Jefferson did not want to share his “religious tenets” with the public. To do so would support the position of those who thought they had a right to know those beliefs. The Constitution and laws were properly limited to people’s actions only, not their thoughts. No individual or public forum had the right to inquire into what the Constitution decreed as private.

If you care to wade through it, Jefferson enclosed this document with his letter, “Doctrines of Jesus Compared with Others.”

“I also want to thank you for your high degree of professionalism … working with presenters who are reliable, self-reliant and efficient makes my job a whole lot easier.”
President, National Association of Workforce Development Professionals
Patrick Lee will make your job easier!
Invite Thomas Jefferson to speak. Call 573-657-2739
1 Comment Posted in Religion Tagged , , , , , , , , |

Your religion is NONE of my business!

[This post is the last of four from this one letter.]

… I never will, by any word or act, bow to the shrine of intolerance, or admit a right of enquiry into the religious opinions of others. on the contrary we are bound, you, I, & every one, to make common cause, even with error itself, to maintain the common right of freedom of conscience. we ought with one heart and one hand to hew [cut] down the daring and dangerous efforts of those who would seduce the public opinion to substitute itself into that tyranny over religious faith which the laws have so justly abdicated. for this reason, were my opinions up to the standard of those who arrogate [claim without justification] the right of questioning them, I would not countenance that arrogance by descending to an explanation.
To Edward Dowse, April 19, 1803

Patrick Lee’s Explanation
Principled leaders respect the privacy of all moral beliefs.
Concluding a letter in which Jefferson wrote openly about his appreciation for the superiority of Jesus’ teaching while respecting the contribution of others to the moral canon, he took direct aim at those who sought to inquire into this most private realm:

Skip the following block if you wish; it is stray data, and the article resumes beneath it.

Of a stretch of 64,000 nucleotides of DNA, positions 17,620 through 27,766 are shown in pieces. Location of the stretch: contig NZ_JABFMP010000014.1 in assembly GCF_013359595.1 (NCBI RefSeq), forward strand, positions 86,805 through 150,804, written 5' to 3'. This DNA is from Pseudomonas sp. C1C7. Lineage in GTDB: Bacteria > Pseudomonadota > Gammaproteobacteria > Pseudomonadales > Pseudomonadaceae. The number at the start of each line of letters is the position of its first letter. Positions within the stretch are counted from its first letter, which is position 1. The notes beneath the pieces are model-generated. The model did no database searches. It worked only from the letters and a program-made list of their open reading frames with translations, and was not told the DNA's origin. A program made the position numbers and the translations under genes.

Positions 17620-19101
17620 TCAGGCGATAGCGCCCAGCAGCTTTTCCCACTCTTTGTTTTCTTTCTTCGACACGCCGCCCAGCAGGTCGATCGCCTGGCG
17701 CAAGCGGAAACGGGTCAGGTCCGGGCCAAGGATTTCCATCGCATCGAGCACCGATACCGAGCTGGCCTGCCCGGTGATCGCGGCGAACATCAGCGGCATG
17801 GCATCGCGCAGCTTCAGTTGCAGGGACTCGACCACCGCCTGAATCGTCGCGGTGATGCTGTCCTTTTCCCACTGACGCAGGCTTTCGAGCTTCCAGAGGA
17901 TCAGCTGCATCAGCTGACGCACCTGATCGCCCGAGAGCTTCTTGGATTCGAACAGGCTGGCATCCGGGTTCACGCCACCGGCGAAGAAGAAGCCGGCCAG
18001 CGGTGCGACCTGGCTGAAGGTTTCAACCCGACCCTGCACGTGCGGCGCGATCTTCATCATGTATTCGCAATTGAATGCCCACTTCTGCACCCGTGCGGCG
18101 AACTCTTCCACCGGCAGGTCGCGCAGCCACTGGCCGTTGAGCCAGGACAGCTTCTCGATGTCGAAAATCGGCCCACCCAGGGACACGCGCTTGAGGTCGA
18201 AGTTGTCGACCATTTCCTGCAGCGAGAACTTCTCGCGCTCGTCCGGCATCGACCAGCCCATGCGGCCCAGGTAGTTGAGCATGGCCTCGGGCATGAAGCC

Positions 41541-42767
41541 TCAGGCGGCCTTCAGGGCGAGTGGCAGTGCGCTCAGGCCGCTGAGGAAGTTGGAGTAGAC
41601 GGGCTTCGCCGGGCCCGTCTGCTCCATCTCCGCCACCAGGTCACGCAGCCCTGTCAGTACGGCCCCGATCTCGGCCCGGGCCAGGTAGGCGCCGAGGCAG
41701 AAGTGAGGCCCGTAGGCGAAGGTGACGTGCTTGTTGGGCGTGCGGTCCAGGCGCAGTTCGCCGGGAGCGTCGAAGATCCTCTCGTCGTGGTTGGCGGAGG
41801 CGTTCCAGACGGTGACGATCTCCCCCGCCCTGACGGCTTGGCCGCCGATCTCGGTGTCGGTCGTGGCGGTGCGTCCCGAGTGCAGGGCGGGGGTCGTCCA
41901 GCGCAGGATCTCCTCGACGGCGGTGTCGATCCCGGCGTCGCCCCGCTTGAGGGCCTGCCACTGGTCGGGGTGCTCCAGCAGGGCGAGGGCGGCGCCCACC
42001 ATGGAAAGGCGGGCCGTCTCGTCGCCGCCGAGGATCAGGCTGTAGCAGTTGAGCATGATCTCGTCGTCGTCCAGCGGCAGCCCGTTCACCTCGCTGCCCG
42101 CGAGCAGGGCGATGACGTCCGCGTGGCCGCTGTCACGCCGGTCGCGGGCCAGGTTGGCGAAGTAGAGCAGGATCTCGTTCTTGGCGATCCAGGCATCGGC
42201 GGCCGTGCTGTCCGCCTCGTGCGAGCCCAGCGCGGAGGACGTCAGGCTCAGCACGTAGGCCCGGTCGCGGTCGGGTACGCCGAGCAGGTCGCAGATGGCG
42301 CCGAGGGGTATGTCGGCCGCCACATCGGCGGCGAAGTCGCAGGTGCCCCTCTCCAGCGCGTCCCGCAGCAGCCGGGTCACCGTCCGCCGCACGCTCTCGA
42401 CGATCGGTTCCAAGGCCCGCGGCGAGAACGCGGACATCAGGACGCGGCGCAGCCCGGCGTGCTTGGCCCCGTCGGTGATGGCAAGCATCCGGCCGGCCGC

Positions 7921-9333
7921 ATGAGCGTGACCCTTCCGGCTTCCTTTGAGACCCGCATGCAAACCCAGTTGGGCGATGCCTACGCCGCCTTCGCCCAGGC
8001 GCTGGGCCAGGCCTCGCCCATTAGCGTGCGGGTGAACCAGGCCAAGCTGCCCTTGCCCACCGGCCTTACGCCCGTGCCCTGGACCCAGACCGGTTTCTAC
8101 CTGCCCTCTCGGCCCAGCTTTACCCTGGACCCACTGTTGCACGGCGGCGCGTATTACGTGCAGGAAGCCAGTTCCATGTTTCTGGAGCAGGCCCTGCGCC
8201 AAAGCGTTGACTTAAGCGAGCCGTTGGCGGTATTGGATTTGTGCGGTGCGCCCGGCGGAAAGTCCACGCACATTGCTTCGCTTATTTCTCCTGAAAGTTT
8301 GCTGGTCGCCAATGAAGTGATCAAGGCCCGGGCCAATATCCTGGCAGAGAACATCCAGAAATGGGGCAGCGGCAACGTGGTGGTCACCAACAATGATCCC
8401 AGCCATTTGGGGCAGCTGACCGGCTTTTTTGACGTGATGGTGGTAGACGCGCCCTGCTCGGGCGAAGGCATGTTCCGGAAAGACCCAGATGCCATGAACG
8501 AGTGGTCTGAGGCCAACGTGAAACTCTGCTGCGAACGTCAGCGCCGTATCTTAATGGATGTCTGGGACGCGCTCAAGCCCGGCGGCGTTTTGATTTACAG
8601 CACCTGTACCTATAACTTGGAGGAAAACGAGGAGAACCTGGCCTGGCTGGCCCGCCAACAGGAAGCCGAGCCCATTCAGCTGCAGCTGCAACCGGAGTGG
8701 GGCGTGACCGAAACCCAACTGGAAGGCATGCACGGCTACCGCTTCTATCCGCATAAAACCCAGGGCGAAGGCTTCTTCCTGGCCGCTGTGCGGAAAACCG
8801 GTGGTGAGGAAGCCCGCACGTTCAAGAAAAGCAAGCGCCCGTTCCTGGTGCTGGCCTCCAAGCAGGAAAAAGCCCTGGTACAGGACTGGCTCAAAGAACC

1. He vowed total opposition to religious intolerance or even questioning another’s beliefs.
2. All are bound to support “the common right of freedom of conscience,” even for those they believe to be in error.
3. Since the Constitution guaranteed religious freedom, the efforts of those who sought any form of religious tyranny should be destroyed.
4. He would not dignify with answers the inquiries of those who claimed a right to question his religious beliefs.

” … our sincere appreciation to you for your exceptional presentation …”
President/GM, Missouri Association, Mutual Insurance Companies
Mr. Jefferson adds a unique and memorable dimension to your conference.
Invite him to speak. Call 573-657-2739
Leave a comment Posted in Morality, Personal preferences, Religion Tagged , , , , , , , |

Jesus compared with other moral authorities, Part 3 of 4

[This post is the third of four drawn from this one letter.]

… their philosophy [all ancient moral authorities except Jesus] went chiefly to the government of our passions, so far as respected ourselves, & the procuring our own tranquility. on our duties to others they were short & deficient. they extended their cares scarcely beyond our kindred & friends individually, & our country in the abstract. Jesus embraced, with charity & philanthropy, our neighbors, our countrymen, & the whole family of mankind. they confined themselves to actions: he pressed his scrutinies into the region of our thoughts, & called for purity at the fountain
To Edward Dowse, April 19, 1803

Patrick Lee’s Explanation
How broad is a leader’s compassion? What is its source?
In the preceding post, Jefferson took issue with another who established Jesus’ superior moral standing by criticizing all other philosophers. Here, Jefferson compared and contrasted what each contributed to the moral canon.

All other ancient philosophers:
1. Taught self-control as a means to personal happiness and contentment
2. Were concerned only for family and friends and abstractly for the government
3. Rarely showed concern for those beyond their immediate circle
4. Confined themselves to actions only, not the motivation for those actions

Jesus:
1. Founded his philosophy on love and generosity
2. Embraced all people, near and far, on that basis
3. Was concerned not with action alone but the internal motivation for that action
4. Good behavior was not enough. Purity of motive was essential, too.

“… many of our attendees found the presentation
to be refreshingly different and innovative.”
President, FOCUS Publications, Inc.
Want something truly different, refreshing, and memorable and for your audience?
Invite Thomas Jefferson to speak. Call 573-657-2739
1 Comment Posted in Morality, Religion Tagged , , , , , , , , |